United States 2020 Census
Once every 10 years, the Constitution requires that there be a full count of the population residing in the country. Called the 2020 Census, the exercise will begin in mid-March 2020 – and the time to prepare for it is NOW! An accurate census will bring important economic and political benefits to your community so be sure to respond to the invitation you receive in the mail in mid-March 2020. It is quick, easy, and safe!
Put simply – it drives decisions that will affect economic investments in your community and the weight of your political influence until 2031! You and your family can’t afford NOT be counted!
The Census determines how we share political power in our democracy. The outcome of the count in 2020 will decide the number of representatives that each state gets in the US House of Representatives and the Electoral College. It will also be used to draw political boundaries for state and local districts. In the last census, Washington gained a seat – and now has 10 representatives defending our interests in the nation’s capital!
The Federal Government also uses numbers from the Census to distribute more than $800 billion dollars in health, education, and infrastructure funds to states, counties, and cities. Locally, private and public agencies, organizations, businesses, and institutions use Census data to help determine where to build schools, roads, healthcare facilities, child care and senior centers, grocery stores, and new factories.
In 2016, Washington received $16.7 billion of these funds – or $2,319 per person! The funds included:
- Almost $1 billion in transportation planning and construction
- $8.5 billion for health programs
- $2.4 billion for education (K-12 and higher ed)
- $1.2 billion for housing
- $555 million in rural assistance programs
Based on these numbers, the state would lose up to $5.8 million for each 100 households missed in the census, which would affect our ability to support children, veterans, senior citizens, and middle- and low-income families adequately.
An accurate count of your community will ensure that you and your family get your fair share of state and federal resources and that your voice matters.
10 questions in 10 minutes! Beginning in mid-March 2020, the US Census Bureau will send each household a letter, inviting the household to go online (or call) and provide information about the number of people residing at that address. The questionnaire will also ask for the names, sex, age (including date of birth), and race/ethnicity of each person living at the residence. Finally, the form will ask if residents own or rent and will ask for a phone number in case there is a need to follow up for any reason.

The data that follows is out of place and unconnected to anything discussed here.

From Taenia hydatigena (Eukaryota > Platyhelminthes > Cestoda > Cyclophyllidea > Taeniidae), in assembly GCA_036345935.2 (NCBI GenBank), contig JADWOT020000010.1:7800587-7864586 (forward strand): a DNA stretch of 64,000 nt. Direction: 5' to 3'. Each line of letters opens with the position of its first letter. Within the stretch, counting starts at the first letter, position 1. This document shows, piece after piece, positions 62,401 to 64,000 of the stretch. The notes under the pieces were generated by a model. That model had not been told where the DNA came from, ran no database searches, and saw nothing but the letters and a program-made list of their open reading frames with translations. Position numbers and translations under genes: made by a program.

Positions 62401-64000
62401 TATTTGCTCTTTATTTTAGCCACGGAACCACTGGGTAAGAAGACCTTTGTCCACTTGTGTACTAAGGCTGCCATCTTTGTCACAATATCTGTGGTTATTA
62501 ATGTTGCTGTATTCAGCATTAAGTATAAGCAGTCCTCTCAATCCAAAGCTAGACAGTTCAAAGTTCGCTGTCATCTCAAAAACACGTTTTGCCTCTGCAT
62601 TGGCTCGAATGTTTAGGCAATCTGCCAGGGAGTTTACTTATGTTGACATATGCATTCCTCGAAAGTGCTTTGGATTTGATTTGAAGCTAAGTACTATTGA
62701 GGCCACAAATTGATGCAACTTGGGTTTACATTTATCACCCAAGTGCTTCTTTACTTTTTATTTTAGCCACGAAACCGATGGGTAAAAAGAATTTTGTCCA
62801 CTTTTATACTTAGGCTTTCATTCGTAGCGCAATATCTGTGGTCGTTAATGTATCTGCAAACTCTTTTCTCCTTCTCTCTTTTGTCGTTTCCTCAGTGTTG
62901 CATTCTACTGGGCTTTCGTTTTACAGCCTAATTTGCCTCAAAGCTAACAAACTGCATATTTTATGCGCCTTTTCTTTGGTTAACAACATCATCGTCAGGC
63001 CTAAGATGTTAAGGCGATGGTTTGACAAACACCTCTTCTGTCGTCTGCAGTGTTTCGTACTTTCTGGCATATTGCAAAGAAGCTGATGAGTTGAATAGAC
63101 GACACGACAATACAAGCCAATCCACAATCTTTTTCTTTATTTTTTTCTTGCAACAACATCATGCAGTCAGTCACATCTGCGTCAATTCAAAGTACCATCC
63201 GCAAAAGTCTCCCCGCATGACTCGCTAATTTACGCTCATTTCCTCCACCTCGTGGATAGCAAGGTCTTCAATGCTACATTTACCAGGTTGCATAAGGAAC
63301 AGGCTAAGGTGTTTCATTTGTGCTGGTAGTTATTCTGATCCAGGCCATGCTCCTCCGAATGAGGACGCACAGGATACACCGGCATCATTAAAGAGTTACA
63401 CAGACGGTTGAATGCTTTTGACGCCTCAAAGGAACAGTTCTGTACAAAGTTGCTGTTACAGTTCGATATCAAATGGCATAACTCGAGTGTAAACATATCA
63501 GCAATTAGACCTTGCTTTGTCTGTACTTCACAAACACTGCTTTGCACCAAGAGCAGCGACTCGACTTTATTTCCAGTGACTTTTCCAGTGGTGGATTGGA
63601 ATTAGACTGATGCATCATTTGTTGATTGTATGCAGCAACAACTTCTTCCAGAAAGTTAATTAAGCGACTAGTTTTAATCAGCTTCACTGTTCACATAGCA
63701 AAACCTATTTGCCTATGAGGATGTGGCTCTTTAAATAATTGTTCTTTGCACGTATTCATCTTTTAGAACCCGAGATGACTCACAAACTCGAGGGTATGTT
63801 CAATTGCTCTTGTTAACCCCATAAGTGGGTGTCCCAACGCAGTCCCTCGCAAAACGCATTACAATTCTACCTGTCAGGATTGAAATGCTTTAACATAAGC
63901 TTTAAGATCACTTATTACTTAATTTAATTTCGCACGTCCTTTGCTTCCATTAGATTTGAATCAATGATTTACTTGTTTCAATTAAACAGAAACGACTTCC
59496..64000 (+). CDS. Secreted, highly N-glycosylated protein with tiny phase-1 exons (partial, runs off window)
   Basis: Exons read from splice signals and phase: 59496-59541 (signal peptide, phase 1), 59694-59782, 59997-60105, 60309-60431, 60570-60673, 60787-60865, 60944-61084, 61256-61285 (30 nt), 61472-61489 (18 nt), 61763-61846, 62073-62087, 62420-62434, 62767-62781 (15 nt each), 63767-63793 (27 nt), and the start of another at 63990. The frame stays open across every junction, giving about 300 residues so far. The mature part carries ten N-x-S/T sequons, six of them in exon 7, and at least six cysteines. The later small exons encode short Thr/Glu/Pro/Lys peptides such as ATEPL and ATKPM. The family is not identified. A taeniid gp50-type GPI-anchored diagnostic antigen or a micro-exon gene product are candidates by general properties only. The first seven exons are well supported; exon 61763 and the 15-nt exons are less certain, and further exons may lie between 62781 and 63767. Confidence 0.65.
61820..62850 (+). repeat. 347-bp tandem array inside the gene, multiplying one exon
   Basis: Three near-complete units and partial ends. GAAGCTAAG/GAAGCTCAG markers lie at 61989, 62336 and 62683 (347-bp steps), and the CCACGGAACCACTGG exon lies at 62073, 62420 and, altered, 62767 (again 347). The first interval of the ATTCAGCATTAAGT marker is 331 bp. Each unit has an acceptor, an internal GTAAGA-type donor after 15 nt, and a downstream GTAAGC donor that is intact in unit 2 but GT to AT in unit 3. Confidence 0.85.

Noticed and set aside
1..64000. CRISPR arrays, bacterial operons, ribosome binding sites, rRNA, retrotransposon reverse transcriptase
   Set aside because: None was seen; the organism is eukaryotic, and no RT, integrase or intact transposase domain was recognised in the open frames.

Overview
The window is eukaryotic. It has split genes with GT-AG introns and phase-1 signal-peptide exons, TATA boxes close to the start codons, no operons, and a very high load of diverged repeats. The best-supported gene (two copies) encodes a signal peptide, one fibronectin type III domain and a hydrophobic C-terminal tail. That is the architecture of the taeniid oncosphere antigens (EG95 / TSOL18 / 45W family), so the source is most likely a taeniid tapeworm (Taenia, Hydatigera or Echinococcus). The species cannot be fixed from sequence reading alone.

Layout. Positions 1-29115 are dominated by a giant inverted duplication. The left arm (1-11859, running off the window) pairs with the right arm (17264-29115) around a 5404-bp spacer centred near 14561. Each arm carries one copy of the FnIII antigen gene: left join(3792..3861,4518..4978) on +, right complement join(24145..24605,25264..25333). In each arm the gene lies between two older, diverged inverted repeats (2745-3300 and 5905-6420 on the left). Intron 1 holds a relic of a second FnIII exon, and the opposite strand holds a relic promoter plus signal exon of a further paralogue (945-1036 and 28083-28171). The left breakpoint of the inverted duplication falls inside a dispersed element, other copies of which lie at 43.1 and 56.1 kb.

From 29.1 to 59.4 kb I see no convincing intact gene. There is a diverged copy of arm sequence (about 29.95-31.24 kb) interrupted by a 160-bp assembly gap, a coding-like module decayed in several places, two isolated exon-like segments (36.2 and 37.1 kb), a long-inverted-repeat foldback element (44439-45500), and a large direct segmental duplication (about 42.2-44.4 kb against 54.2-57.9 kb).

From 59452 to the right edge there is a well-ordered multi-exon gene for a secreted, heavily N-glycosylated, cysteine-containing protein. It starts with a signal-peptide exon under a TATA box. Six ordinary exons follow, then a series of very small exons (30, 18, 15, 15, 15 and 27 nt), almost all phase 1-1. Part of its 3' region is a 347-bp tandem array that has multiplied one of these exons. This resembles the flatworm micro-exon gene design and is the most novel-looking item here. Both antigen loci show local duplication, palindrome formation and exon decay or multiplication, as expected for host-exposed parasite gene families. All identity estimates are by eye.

If you have questions about why the government wants this information, click here. If you or your community need language assistance, learn about assistance provided in languages other than English and the answers to other frequently asked questions here.
The process begins in mid-March 2020 and will last until the end of July.
The first mailing from the US Census Bureau will arrive at residences between March 12 and 20, and a second letter will arrive four days later.
If you don’t respond to the first two mailings, you will receive another three reminders in the mail. The fourth mailing will include a printed copy of the questionnaire, but you will continue to be able to respond online or by phone, as well. If you still haven’t responded by the beginning of May, a Census Bureau employee will visit your home repeatedly to attempt to collect the information needed.
The Census Bureau takes every effort to protect the confidentiality of your responses!
The Bureau recognizes how important accurate information is to community decision-making and planning so it doesn’t want to do anything to discourage you from responding. It uses the highest levels of data security to safeguard the privacy of the information it receives. Also, there is a law that makes it illegal for anyone in the Census Bureau to use responses provided against an individual or to share the information with other agencies. In fact, the information on census forms can ONLY be used to produce statistical information about the population. The penalties for violations are severe. For more information, refer to the Factsheet on Census and Confidentiality.